Exactly! That is if the reporter/commentator bothers to provide any! Haha.
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Old 02-08-2010, 17:51   #81
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But any experiment can only test one variable at a time. If the ones not being tested cannot be fully controlled, that becomes a caveat in the experimental conclusions. But does not necessarily require rejection of the entire hypothesis, and especially not rejection of any data collected. Data is the facts, as opposed to the conclusions. If the conclusions can be corroborated by additional data, then we can gain confidence.
I wouldn't disagree with any of that

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My understanding is that the data collected from the discs during recent years has been corroborated by satellite data, so we can gain confidence in the older data.
This is where we part company. My training was in physical science - physics, applied maths, astrophysics and nuclear/quantum theory - and something they repeatedly hit you over the head with was instrument calibration. Basically how can you trust your measurements? If you measure with thermometer "A" and you then replace it with thermometer "B" then you need to run them in parallel so that any difference in their readings can be accomodated and the historical data set adjusted into line with the current data set. Has that happened? Have the measurements for climate research been cross-checked and cross calibrated over time? So far, from what I have seen the answer is "no" and we are trying to measure very small changes here so errors in the instrumentation may well have an enormous effect. I worry that the error bars are way larger than the variation within the data.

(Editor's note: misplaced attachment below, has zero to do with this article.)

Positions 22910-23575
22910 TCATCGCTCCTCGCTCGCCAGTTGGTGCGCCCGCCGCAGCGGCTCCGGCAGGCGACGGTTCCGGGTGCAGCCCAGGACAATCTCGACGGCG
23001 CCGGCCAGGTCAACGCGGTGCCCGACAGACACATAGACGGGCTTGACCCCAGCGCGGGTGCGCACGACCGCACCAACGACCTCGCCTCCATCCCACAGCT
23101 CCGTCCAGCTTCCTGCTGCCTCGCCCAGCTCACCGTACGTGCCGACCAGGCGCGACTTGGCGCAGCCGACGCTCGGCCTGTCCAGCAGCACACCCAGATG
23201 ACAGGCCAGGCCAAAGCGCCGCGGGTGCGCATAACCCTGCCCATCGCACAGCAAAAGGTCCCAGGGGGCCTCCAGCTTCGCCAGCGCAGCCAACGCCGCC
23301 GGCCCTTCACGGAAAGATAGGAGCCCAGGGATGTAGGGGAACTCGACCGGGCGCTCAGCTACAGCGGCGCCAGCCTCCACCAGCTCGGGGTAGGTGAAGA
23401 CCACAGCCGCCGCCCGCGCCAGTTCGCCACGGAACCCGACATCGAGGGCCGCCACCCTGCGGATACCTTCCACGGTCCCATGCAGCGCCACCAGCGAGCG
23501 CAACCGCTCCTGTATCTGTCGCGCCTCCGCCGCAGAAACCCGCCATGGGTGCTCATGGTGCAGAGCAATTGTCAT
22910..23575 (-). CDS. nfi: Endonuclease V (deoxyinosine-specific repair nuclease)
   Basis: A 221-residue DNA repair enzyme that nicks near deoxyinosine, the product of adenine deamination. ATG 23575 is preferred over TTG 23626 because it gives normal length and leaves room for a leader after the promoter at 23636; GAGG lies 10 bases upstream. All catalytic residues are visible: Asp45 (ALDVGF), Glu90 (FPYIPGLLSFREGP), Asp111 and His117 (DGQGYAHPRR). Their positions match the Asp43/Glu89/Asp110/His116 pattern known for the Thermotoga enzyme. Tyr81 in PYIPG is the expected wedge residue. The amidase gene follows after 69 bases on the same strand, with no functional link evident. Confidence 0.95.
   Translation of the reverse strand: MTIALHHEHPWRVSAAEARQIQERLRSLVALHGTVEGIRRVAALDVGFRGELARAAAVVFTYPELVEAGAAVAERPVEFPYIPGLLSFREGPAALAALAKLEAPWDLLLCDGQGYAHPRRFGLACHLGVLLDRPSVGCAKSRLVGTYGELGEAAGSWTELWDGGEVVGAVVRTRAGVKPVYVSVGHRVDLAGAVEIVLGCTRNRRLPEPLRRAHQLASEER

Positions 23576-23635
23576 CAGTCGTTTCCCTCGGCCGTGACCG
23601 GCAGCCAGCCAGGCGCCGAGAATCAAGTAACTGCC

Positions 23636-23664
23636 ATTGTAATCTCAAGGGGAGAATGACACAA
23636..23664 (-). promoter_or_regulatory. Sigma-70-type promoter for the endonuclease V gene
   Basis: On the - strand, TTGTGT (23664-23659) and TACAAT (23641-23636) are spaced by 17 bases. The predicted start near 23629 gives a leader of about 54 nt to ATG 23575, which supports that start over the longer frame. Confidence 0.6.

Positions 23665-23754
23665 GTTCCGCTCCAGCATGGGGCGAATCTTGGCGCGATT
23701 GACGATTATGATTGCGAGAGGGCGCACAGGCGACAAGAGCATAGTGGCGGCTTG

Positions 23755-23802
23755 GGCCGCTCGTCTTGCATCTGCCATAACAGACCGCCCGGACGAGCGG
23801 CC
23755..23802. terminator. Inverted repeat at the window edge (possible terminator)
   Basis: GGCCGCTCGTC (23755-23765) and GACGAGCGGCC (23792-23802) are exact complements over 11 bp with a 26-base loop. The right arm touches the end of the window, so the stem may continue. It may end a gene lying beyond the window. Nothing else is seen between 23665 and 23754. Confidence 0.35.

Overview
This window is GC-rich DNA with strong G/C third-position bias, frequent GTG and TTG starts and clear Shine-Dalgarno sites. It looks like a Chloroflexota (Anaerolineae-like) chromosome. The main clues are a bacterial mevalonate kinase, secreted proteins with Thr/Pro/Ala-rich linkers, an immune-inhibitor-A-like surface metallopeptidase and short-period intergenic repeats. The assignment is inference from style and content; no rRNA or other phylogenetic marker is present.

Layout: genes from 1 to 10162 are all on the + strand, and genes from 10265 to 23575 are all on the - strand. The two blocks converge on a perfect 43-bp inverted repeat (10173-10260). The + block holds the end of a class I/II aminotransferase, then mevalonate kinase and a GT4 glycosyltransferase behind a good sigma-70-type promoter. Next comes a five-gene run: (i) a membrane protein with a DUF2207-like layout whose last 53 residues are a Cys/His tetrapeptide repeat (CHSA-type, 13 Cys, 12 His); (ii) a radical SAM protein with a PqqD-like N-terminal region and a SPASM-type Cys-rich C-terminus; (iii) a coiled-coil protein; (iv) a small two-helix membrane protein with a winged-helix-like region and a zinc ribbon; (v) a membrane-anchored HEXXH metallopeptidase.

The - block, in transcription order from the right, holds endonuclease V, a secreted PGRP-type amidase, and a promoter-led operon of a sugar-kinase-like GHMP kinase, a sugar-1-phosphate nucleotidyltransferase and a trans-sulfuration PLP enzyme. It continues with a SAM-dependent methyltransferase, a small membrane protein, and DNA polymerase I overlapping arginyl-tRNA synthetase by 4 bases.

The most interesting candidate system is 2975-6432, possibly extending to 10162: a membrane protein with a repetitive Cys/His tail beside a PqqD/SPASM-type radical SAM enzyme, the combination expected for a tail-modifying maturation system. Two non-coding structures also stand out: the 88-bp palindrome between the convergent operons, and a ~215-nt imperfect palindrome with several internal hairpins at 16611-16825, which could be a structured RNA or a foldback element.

It is all very well correlating satellite data with Secchi disc data but all that does is correlate those two things. What it does not do is correlate Secchi discs and phyto-plankton. What about other factors such as ambient light? I'm willing to bet that I'll see deeper on a sunny day if I dip the disc on the sunlit side of the boat than if I dip on the shaded side of the boat. What about time of day? What about if I make the measurement in the outflow of a major river system? The amazon's outflow can be detected over 100 miles off shore and measurements taken there are not representative. What if the sea contains less rubbish than it did previously.

The only way to be sure is to pull up a litre of seawater and start counting but that would be enormously tedious which is why they use proxies, but the danger of a proxy is the effect of a missing of neglected factor which turns out to be significant.